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Overview

Once known as Fairview, McCook was established in 1882 and given its new name in honor of Civil War Gen. Alexander McCook. An old West boomtown, McCook became a thriving railroad and commercial center. In the late 1800s, the largest buffalo herd in the world existed northeast of McCook, largely due to the efforts of a man named Buffalo Jones who struggled to keep the mighty bison from extinction. The founder of the Tennessee Valley Authority and father of the Rural Electrification Administration, George W. Norris, was a resident of McCook. Serving 40 years in the United States Congress, Norris is credited with bringing electricity to many ...

Once known as Fairview, McCook was established in 1882 and given its new name in honor of Civil War Gen. Alexander McCook. An old West boomtown, McCook became a thriving railroad and commercial center. In the late 1800s, the largest buffalo herd in the world existed northeast of McCook, largely due to the efforts of a man named Buffalo Jones who struggled to keep the mighty bison from extinction. The founder of the Tennessee Valley Authority and father of the Rural Electrification Administration, George W. Norris, was a resident of McCook. Serving 40 years in the United States Congress, Norris is credited with bringing electricity to many rural areas. His home is now a State Historic Site. A walking city, McCook has a wonderful Heritage Square Historic Walking Tour spanning a ten-block area near downtown. Brick streets are lined with striking structures as well as humble prairie homes. Although it is not open to the public, stroll past the Sutton House at the corner of Norris Avenue and West F Street. Designed by Frank Lloyd Wright, the home reflects the famed architect's prairie style architecture that blends a building with its natural surroundings. As far as natural beauty, McCook is blessed to rest at the center of four Southwest Nebraska reservoirs and state recreation areas with outdoor recreation and activities galore. As a nice touch, McCook offers free camping sites (only nine of them) at Karrer Park on the east edge of town. The free tourist camp has modern restrooms and showers, picnic areas with tables and grills, electrical hookups and a nice walking trail.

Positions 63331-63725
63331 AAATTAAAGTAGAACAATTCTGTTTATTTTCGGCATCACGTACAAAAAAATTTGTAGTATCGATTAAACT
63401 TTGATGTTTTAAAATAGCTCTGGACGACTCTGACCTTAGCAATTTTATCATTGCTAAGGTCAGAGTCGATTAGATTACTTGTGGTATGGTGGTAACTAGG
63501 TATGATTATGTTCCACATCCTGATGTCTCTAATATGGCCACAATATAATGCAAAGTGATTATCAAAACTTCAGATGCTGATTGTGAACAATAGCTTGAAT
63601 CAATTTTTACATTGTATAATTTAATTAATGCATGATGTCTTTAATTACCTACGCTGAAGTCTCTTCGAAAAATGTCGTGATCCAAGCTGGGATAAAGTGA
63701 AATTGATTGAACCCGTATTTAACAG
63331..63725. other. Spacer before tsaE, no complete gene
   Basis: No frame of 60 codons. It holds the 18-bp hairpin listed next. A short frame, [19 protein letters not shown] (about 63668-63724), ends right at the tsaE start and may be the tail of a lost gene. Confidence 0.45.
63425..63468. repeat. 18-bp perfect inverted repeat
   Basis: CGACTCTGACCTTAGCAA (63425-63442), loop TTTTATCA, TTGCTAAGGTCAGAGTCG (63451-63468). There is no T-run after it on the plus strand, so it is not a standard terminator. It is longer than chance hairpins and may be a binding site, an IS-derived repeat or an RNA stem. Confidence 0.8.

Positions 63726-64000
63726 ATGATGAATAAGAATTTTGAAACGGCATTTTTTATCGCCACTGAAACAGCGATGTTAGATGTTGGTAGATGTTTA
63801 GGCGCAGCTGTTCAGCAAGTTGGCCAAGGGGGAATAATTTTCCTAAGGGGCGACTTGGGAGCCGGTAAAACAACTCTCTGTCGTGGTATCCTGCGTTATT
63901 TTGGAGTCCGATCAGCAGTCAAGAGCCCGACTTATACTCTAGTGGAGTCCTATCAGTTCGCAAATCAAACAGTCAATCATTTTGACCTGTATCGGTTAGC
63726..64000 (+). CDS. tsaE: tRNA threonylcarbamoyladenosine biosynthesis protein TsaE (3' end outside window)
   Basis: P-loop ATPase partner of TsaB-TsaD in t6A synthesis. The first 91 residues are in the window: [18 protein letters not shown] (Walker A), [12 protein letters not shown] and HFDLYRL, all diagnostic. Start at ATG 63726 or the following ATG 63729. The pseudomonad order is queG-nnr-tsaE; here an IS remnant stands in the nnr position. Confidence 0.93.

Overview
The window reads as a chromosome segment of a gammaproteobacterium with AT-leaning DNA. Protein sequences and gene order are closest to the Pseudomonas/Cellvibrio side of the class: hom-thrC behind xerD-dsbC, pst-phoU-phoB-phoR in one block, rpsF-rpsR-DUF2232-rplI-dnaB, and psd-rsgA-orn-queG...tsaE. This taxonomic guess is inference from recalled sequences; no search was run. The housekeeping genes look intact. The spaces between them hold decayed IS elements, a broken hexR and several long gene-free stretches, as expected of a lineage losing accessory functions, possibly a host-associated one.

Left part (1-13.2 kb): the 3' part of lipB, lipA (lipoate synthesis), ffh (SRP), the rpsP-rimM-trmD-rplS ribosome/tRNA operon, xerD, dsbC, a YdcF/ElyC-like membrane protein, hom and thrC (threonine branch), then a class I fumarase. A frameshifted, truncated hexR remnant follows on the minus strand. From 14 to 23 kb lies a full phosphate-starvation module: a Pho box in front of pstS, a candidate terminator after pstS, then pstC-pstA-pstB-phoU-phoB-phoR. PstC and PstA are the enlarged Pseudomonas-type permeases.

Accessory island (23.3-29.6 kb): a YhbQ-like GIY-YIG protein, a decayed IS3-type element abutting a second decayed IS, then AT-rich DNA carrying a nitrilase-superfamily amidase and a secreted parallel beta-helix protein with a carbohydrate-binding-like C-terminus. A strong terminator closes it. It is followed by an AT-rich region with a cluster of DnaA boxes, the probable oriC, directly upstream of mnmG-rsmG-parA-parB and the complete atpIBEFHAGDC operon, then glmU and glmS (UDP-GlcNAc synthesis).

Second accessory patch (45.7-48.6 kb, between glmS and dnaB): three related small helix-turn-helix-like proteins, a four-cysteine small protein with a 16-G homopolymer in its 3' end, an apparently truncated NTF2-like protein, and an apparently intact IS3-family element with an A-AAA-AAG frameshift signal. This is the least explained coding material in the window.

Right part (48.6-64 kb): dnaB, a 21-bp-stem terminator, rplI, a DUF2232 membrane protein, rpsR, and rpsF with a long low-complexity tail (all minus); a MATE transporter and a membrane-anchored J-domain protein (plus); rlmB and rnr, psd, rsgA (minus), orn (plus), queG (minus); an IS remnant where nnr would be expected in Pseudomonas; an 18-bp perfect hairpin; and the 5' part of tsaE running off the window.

Jackie Finch
About the Expert

Jackie Sheckler Finch has written several guidebooks, including The Unofficial Guide to Campgrounds in the Great Lakes States, and four times she was named Travel Writer of the Year by Midwest Travel Writers Association.

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Jackie Finch for Triporati

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Facts at a Glance

Climate

  • Best Time to Visit:

    Late May or early June for the Buffalo Commons Storytelling Festival